Construction crews in Chicago are expected to break ground on former President Barack Obama’s $500 million Presidential Center this year, despite legal actions and ongoing complaints from city residents.
The project, which is mostly privately funded, is likely to take about four years to complete. Taxpayers will kick in around $174 million in anticipated changes to surrounding roadways, according to the Chicago Sun-Times.
“I’m proud to announce that the Obama Presidential Center will officially break ground in 2021. Our hope is that the center will breathe new life into historic Jackson Park while delivering jobs, growth, and much more to the South Side. Let’s get to work,” Obama announced on Twitter in a post containing a video message from the former president.
I’m proud to announce that the Obama Presidential Center will officially break ground in 2021. Our hope is that the center will breathe new life into historic Jackson Park while delivering jobs, growth, and much more to the South Side.
Let’s get to work. pic.twitter.com/cOqoPmaLkf
— Barack Obama (@BarackObama) February 3, 2021
“Getting to this point wouldn’t have been possible without the folks in the community who have been a part of this process along the way,” Obama said. “We know that by working together, we can unlock the South Side’s fullest potential – and help set up our city, our country and our world for even better years to come.”
But the project, years in the making, has faced pushback largely from South Side residents who say its construction will displace black families.
In 2018, a public park advocacy group filed a federal suit accusing presidential center organizers of engaging in an “institutional bait and switch” after reneging on original plans laid out by the Obama Foundation.
Three years earlier, the Chicago City Council passed an ordinance for land in Jackson Park to be utilized for the construction of Obama’s presidential library. But in a change of plans, Obama sought to utilize the parkland for a kind of personal museum dedicated to his years in office, while the National Records and Archives Administration planned to operate his actual presidential library elsewhere.
Protect Our Parks Inc. alleged in its suit that the City of Chicago and the Chicago Park District are “prohibited by law” from giving public park land to private entities like the Obama Foundation for private use.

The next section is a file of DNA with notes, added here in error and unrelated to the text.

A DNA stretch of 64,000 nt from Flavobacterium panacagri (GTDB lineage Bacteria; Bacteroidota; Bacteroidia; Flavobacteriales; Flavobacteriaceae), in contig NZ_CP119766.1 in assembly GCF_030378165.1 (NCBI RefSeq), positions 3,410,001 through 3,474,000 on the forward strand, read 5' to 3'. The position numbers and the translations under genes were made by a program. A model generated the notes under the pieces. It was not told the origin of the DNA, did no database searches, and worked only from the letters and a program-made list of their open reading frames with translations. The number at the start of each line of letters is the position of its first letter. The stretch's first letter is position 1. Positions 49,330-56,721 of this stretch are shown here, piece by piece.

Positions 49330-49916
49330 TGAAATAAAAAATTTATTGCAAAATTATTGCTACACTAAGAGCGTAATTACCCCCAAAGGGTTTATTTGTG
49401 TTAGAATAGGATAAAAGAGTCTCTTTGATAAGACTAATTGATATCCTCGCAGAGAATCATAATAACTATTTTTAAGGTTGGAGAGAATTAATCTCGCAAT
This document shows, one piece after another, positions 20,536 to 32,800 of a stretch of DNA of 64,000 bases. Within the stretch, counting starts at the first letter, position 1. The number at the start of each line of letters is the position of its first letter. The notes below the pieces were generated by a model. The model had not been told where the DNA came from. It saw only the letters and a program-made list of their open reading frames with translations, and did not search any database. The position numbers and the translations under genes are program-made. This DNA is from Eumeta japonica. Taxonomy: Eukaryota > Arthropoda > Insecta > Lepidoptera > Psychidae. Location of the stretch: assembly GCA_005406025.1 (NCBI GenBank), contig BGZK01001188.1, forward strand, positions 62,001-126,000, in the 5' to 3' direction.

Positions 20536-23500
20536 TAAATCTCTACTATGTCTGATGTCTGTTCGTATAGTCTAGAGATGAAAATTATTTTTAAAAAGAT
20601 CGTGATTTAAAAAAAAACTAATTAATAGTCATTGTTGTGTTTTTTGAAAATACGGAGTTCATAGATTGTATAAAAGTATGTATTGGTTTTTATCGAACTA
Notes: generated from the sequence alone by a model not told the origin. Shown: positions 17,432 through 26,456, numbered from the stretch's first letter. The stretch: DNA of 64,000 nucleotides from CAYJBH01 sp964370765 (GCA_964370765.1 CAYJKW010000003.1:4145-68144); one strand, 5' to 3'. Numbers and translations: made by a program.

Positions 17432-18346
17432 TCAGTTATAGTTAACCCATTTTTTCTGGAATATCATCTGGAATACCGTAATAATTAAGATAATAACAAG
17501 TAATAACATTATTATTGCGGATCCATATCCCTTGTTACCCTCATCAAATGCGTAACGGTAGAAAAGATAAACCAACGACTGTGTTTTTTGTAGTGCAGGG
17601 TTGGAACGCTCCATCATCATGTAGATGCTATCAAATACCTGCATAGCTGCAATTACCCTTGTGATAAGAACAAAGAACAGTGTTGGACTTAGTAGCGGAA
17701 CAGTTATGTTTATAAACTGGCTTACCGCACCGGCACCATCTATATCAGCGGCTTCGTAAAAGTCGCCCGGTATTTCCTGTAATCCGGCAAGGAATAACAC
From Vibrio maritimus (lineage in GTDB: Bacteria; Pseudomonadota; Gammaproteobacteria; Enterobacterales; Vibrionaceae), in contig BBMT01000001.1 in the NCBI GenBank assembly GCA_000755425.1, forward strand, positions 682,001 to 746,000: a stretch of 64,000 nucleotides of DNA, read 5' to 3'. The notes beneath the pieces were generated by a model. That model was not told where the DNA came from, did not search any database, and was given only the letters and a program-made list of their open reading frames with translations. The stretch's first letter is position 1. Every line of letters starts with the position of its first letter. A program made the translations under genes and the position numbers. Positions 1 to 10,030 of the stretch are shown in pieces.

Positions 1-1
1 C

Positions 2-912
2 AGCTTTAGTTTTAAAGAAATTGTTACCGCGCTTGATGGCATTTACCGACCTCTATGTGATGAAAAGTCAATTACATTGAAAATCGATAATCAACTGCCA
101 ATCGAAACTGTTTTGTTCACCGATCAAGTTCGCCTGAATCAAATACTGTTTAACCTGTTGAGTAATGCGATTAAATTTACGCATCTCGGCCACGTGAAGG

A federal judge ruled in February 2019 that the group had standing and that their lawsuit could proceed.
“We are not opposing construction of the Obama Presidential Center, as long as it’s not in historic Jackson Park,” Herbert Caplan, founder of Protect Our Parks, said at the time.
“Defendants have chosen to deal with it in a classic Chicago political way … to deceive and seemingly legitimize an illegal land grab,” the suit said.
The project had already been delayed by a federal environmental impact study, which has since been completed.
Following Obama’s announcement that groundbreaking for the center would finally begin this year, Kaplan said new legal action to stop the project “will soon be filed” again, the Sun-Times reported.
In addition to the complaint by Kaplan’s group, other community residents object to a $5 million branding deal with Nike to help fund the center’s athletic facility, the Chicago Reporter noted.
Nevertheless, barring any other obstacles, site preparation is slated to begin in April to include rerouting sewer, water, and electricity lines, followed by actual construction in August, according to officials with the Obama Foundation.
The center is planned on a 19-acre tract of land in Jackson Park, which consisted of about 540 acres in total. The center will feature a museum, public library, test kitchen, and a children’s playground in addition to the athletic facility.
The Obama Foundation is also planning to donate some $3.5 million to build a public facility for track and field events.
But the center won’t feature a former “presidential library” because the former president did not want to comply with National Archives and Records Administration rules, according to the Sun-Times.
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